Hollow came out of thoughts I had about my everyday internet experience, in which data seems to stream into my brain as if through an intravenous drip. I open my laptop and suddenly email, web searches, random advertising, and social networking all roar in, filling my mental space like a noisy highway and leaving less and less space for fragile developing thoughts and fleeting memories. It’s essentially reshaping my brain’s transactions and, one could argue, ultimately changing who I am.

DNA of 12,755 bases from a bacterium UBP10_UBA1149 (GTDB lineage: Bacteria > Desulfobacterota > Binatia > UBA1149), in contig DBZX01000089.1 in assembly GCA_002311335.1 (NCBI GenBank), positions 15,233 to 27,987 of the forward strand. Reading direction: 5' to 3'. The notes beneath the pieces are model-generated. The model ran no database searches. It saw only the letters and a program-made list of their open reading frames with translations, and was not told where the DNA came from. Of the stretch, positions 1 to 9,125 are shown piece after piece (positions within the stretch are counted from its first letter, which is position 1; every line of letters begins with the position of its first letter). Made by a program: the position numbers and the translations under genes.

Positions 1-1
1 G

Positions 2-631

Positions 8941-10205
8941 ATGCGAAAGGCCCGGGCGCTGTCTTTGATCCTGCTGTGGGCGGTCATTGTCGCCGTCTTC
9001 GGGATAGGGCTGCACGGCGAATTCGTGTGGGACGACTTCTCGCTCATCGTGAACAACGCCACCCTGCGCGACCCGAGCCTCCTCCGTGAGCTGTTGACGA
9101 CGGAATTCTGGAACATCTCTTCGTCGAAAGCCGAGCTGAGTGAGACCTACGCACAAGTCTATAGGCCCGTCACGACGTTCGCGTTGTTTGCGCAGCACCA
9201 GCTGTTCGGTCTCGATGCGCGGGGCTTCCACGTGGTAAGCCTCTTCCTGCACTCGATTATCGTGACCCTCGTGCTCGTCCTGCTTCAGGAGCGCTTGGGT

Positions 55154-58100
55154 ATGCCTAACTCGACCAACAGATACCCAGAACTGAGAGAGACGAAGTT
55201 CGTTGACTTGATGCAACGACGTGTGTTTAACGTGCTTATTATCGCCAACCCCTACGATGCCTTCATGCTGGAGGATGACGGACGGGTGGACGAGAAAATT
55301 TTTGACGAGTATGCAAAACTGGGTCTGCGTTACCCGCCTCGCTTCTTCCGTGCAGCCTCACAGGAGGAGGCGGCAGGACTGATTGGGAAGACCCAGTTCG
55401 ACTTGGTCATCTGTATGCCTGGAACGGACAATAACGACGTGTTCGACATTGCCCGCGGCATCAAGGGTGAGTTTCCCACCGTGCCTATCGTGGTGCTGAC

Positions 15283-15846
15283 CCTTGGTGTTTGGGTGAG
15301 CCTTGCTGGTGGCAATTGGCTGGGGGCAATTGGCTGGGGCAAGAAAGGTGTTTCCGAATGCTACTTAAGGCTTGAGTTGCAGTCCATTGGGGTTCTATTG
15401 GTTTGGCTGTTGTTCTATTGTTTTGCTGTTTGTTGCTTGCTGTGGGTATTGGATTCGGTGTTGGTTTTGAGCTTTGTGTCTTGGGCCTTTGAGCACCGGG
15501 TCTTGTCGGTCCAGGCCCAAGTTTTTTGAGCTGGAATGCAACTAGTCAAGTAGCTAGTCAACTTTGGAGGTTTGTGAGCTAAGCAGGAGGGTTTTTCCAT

I obsessed over this idea, this web brain experience, and it tumbled forward, shaping into a character named Iris, a young woman who is trying to survive in a future world where this kind of data exposure is peaking. I imagined the future web as more aggressive and personal, having lost most of its anonymity and privacy. This felt like a small stretch from today, as our growing dependence on the web will almost certainly be paired with challenges to its overall security. Corporate and government surveillance will expand, as well as tracking and profiling systems. As all prosthetic devices (computers, cell phones, etc.) become vulnerable to hacking, powerful interests will find other ways to secretly move information. I was irresistibly drawn to this imaginary future with new industries, new opportunities, and unlikely “heroes.” Continue reading